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Tractate Sukkah:
Chapter 4



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Regulations concerning the four kinds tied with the lulav, concerning Hallel, pouring the water on the altar

MISHNA: The Lulab and willow to surround the altar were sometimes used on six days, and sometimes on seven days of the festival. The Hallel and the eating of peace-offerings took place on eight days. The dwelling in the Succah and the pouring out of water lasted seven days, and the pipes were played on sometimes five, sometimes six days. In which case was the Lulab used seven days? When the first holy day of the festival fell on a Sabbath, the Lulab was used on seven days; but when the first day of the festival fell on any other day of the week, the Lulab was only used six days. In which case was the willow used on seven days? When the seventh day of the willow happened to fall on a Sabbath, the willow was used seven days; but when the seventh day fell on any other day of the week, the willow was only used six days. How was the command to take the Lulab fulfilled when the first holy day of the festival fell on a Sabbath? It was the custom that every man brought his Lulab to the Temple mount, where it was received by inspectors, who deposited it in a gallery. The elders placed theirs in a separate chamber, and the people were taught to say: Whoever gets hold of my Lulab, be it his as a gift. On the next morning the people came early; the inspectors threw all the Lulabs down before them; every man seized on one, and it often happened that they hurt each other. When the Beth Din saw that the people were thus exposed to danger, they ordained that every man was to use his Lulab in his own house.

GEMARA: Why? It is only handling it, and as the commandment of this is biblical, that it shall be taken in the Temple all the seven days, why shall it not be preferred to Sabbath? Said Rabba: As a precautionary measure, lest one take it into his hand to go with it to an expert to learn the performance, and at the same time one will carry it four ells in public ground. And the same reason is with the cornet, and the same reason is with the Book of Esther, when Purim falls on Sabbath. If it is so, let it be forbidden even on the first day of the festival? On the first day of the festival, was it not ordained that it shall be used in the house, as mentioned above? Yea, that was after it was ordained; but what was the case before it was ordained? Therefore we must say, that the reason is because for the first day, which is biblical even in the country, the rabbis did not take the precautionary measure; but the other days, which for the country is only rabbinical, the rabbis took it. If it is so, why shall we not take it now on the first day, when it falls on Sabbath? If one may say, because we do not know exactly the calendar, why do the Palestinians, who know exactly the calendar, not carry it on Sabbath? Yea, they did so, even after the Temple was destroyed, as we have learned in the Mishna above that the people brought their Lulabs to the Temple mount; and another Mishna said, they brought it to the prayer-house, from which we may infer that in the time of the Temple they took it to the Temple mount, and after its destruction they took it into the house of prayer. But whence do we deduce that in the country it is biblically obligatory on the first day? From the following Boraitha: It is written: "Ye shall take." That signifies, it shall be taken with the hand. "Unto yourselves," it shall be your own, excluding a borrowed or a robbed one; "on the day," even on Sabbath; "the first," even in the country. "The first," from this we infer that only when the first day falls on Sabbath it must be taken, but not on the other days. The text says, "the day," to include Sabbath. Let us see. This is only handling. Do we need a biblical verse to allow handling? Said Rabba: It is meant to allow the preparing of the Lulab, and this is in accordance with the Tana of the following Boraitha: The Lulab and all its preparations violate the Sabbath. So is the decree of R. Eliezer. And the reason of R. Eliezer is, because it is written, "the day," it is meant the Sabbath.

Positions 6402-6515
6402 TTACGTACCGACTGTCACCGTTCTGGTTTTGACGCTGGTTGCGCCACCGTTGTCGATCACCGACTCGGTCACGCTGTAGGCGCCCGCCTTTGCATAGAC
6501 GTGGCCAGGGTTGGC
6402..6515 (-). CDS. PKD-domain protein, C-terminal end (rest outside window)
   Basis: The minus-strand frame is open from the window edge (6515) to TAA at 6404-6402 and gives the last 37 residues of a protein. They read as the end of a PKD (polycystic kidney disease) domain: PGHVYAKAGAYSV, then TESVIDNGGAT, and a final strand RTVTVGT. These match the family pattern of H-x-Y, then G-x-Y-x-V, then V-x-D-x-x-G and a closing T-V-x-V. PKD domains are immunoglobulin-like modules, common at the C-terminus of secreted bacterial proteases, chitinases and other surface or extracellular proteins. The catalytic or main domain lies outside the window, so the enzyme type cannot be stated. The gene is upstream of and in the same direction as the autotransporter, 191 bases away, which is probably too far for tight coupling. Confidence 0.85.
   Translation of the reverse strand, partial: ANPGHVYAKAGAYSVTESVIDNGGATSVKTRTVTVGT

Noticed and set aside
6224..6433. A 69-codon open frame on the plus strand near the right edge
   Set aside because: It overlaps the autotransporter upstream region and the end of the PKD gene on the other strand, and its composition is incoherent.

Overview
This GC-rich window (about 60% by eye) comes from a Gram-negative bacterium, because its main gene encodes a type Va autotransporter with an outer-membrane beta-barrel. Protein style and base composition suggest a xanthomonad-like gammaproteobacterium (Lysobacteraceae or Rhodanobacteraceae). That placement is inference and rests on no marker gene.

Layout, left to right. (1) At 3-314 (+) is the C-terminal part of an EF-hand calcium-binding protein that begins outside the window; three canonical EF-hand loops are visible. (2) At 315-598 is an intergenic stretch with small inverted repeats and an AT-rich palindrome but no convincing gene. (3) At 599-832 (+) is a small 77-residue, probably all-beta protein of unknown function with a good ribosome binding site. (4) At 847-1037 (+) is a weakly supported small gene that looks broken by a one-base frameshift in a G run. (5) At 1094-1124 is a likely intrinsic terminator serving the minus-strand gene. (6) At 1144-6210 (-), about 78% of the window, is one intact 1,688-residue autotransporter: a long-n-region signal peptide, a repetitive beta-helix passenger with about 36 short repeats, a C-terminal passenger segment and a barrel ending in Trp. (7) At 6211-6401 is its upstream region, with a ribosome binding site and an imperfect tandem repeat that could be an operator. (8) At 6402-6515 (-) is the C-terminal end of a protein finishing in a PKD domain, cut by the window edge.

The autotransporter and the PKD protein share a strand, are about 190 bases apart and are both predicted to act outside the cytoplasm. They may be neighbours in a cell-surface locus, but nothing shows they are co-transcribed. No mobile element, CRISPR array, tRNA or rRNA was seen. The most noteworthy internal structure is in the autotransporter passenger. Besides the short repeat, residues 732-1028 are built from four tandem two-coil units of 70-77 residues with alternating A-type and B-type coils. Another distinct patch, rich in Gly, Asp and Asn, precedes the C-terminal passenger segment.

The rabbis taught: It is written: "In booths shall Ye dwell seven days." "Days" signifies the nights also; but perhaps only the days are meant, and not the nights? And it would be an analogy of expression: it is written here "the days," and about the Lulab "the days"; as of the Lulab only days are meant, and not the nights, so also it may be with the Succah? Or take another way, the analogy of expression of "the seven days of Aaron's consecration" [Lev. ix.]; as there the nights are included, so shall here also the nights be included. Now let us see what it resembles more: We may draw a lesson about a thing the duty of which is the whole day, from another thing of which the duty is also the whole day, and not draw the same from a thing the duty of which is only one hour. Or in another way: We shall draw a lesson about a thing of which the duty is forever from a thing of which the duty is also forever, and not about a thing of which the duty is forever from Aaron's consecration, of which the duty was only for that time. Therefore another analogy of expression is found: It is written here: "Ye shall dwell," and about the seven days of Aaron's consecration it is also written [Lev. viii. 35]: "ye shall dwell"; as there it is plainly written days and nights, so is here also meant days and nights.